The newly-wed younger daughter Alice is left £20, and the elder daughter, Mary, married with a little girl, gets £10 and a “new calved cow”. Mary’s husband gets “my cloathes and wearing apparel except for a new pair of Boots” and his brothers-in-law have to supply him with sufficient land to keep one cow, summer and winter. Their little girl, Thomas’ granddaughter, is promised another “new calved cow” when she marries, but then comes the strange stipulation that she should be brought up by her uncles.

That makes me wonder. Why? Did Thomas think she wasn’t being treated properly at home? Or that her parents were feckless or too poor? Did she stay with her mother and father, and therefore not get her cow? Or did she, a little maid of seven at the time of her grandfather’s death, go to live with one of her uncles? Or did she spend 6 months here and 6 months there, and visit her parents in between?

I don’t suppose I will ever know, but I do feel sorry for that little girl and her parents.

Thomas Hardwick - Will 1721 - Heath Derbyshire

My fifth great-grandfather, Thomas’s son John, also didn’t do too badly. In his will he bequeaths £20 to each of his four oldest sons and two married daughters, and the farm he lives on goes to his youngest son. I was pleased that he treated his girls the same as his boys, but I was surprised that the baby of the family got the farm.

Then I found the will of the eldest brother – who sounds like a kind and caring husband and father – and realised that he, too, was a husbandman (i.e. farmer) with his own farm, so maybe John had already divided up some of his holdings among his lads before he died. John held his land from the Duke of Devonshire, so there must be some records at Chatsworth House (another link with Bess of Hardwick!) and maybe even some maps, showing who had what.

I was curious to know what happened to the old homestead, named as “Hallam’s Farm” in Thomas Hardwick’s will.

The “baby” who inherited it in 1779 was my fourth great-grandfather, Samuel Hardwick, and after his death in 1822 the farm passed to his elder son, Joseph, born in 1780, big brother of my third great-grandfather Samuel Jr, born in 1788.

At this point, that good old resource the census comes in useful.  From the 1841 and 1851 censuses, I could see that my third great-grandfather Samuel Jr lived next door to Joseph, and worked as an agricultural labourer, presumably for his brother. Whilst Samuel and his wife had twelve children in all (five of whom died), and Joseph had several daughters, he had only one son and heir, Charles: in 1851, a 35-year-old childless widower living with his parents on the family farm. Joseph and Samuel were now old men, and they both died within weeks of one another in August and September 1859, so Charles was left to carry on alone.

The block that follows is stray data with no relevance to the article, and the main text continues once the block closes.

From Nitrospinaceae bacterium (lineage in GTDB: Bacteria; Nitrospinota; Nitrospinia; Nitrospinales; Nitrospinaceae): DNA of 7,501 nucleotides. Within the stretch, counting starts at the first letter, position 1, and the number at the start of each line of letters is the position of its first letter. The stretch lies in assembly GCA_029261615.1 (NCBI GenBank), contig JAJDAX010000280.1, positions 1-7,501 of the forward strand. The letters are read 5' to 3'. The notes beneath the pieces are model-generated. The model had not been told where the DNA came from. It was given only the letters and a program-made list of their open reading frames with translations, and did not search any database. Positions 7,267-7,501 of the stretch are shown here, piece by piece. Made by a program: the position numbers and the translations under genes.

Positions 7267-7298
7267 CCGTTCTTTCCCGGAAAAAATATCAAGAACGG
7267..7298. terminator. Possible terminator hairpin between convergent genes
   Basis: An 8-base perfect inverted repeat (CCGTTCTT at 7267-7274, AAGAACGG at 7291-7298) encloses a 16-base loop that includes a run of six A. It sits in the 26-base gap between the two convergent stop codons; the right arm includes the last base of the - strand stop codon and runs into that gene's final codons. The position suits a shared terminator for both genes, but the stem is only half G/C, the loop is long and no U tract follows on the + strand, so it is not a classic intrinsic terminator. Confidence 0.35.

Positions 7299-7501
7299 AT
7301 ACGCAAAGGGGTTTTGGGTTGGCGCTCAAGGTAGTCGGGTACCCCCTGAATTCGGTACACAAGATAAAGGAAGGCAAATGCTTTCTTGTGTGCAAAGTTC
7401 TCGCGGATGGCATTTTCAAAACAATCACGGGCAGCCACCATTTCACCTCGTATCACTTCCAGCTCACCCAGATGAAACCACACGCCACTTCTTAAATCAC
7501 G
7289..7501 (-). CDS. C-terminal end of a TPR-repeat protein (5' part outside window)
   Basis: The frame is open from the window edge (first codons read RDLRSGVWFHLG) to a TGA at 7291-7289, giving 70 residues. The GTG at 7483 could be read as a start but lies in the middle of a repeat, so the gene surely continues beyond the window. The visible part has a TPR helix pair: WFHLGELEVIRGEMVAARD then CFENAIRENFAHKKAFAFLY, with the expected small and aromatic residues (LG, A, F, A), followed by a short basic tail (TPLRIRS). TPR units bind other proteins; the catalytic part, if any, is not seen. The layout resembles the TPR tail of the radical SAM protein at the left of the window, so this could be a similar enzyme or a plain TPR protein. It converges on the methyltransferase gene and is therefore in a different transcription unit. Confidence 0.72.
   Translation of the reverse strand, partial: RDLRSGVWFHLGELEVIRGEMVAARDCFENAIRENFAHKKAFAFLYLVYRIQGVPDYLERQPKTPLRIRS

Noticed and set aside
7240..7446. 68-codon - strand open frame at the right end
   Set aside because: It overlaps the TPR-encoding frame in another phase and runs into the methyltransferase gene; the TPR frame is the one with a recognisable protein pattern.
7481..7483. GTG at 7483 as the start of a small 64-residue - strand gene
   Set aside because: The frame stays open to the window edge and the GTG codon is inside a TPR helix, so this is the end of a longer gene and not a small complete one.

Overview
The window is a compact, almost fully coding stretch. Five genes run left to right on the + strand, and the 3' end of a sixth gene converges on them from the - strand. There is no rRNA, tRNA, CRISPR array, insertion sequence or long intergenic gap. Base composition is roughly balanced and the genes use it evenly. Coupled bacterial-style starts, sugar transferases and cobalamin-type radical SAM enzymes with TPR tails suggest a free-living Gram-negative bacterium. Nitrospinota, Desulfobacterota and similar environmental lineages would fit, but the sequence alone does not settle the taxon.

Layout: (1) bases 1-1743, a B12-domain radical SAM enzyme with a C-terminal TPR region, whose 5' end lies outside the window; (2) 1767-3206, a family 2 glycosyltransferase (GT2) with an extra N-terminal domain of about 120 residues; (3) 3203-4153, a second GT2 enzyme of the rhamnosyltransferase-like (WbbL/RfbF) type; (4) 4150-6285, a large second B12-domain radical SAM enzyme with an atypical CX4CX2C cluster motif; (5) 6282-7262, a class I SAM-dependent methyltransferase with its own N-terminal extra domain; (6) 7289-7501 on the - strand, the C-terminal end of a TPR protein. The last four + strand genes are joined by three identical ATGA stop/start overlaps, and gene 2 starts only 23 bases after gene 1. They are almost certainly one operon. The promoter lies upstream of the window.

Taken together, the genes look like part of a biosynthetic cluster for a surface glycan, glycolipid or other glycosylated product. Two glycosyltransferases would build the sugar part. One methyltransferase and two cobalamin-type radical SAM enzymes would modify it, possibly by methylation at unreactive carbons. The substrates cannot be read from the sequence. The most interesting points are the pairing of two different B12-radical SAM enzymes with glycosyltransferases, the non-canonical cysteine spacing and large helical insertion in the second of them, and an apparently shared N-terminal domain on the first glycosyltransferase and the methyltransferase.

I suppose that, as it says in the old song, “The farmer wants a wife”: by 1871, Charles had not only a wife, but also a 13-year-old “general servant” called William Charles Hardwick to help him with his 30 acres. Were they related? I have found the boy’s parents and siblings, but can’t establish a blood connection with Charles. Maybe he was the boy’s godfather, and that would account for his middle name.

Whatever the situation, they must have got along well because when Charles died in 1889, he named William Charles Hardwick as his sole heir and executor. Various records have confirmed that William Charles married, had children, and was still farming in 1911 (the last census available). He died there in March 1943, so that should help us to locate the farm.

Back then to my newly discovered distant cousin, who lives not so far away from the ancestral home and is now avidly searching the records. And I am imagining plots for historical novels …

Musical Furniture Merry-Go-Round

Last year, I explained in these two posts – Musical Furniture and More Musical Chairs – how furniture does the rounds in our family. In the past few months, we have had the equivalent of a furniture symphony. Clearing my mother’s house out in July and September revealed many items that we really didn’t want to relinquish, but which could hardly be classed as heirlooms. The solution? Take them to our holiday home in Brittany and turn them to good use.

This was originally my house, bought in 1991, but over the last three decades all the family has spent at least one holiday a year here, so everyone feels it’s home, right down to the newest member of the family who is not yet a year old but has enjoyed two holidays here already. Bringing my mother’s things here conflates the two places that have been home to us longest, always there in the background, providing a sense of permanency as we all moved house over and over again.

Living room TT 1.jpg

So now, here is the dining table with two of its four chairs, that cost my parents 17/6 in 1938, and the bureau that my mother’s landlady sold her for £3 in 1935. The wardrobe that passed to my parents when my aunt died won’t go round the bend in the stairs, so it also now stands here in the living room, together with Mom’s rocking chair and Dad’s wing-backed chair, both desperately in need of reupholstering. Oh yes, my daughter has no fear of tackling that task and has already bought some material for the covers.  For the time being they are swathed in throws and blankets, and don’t look too bad.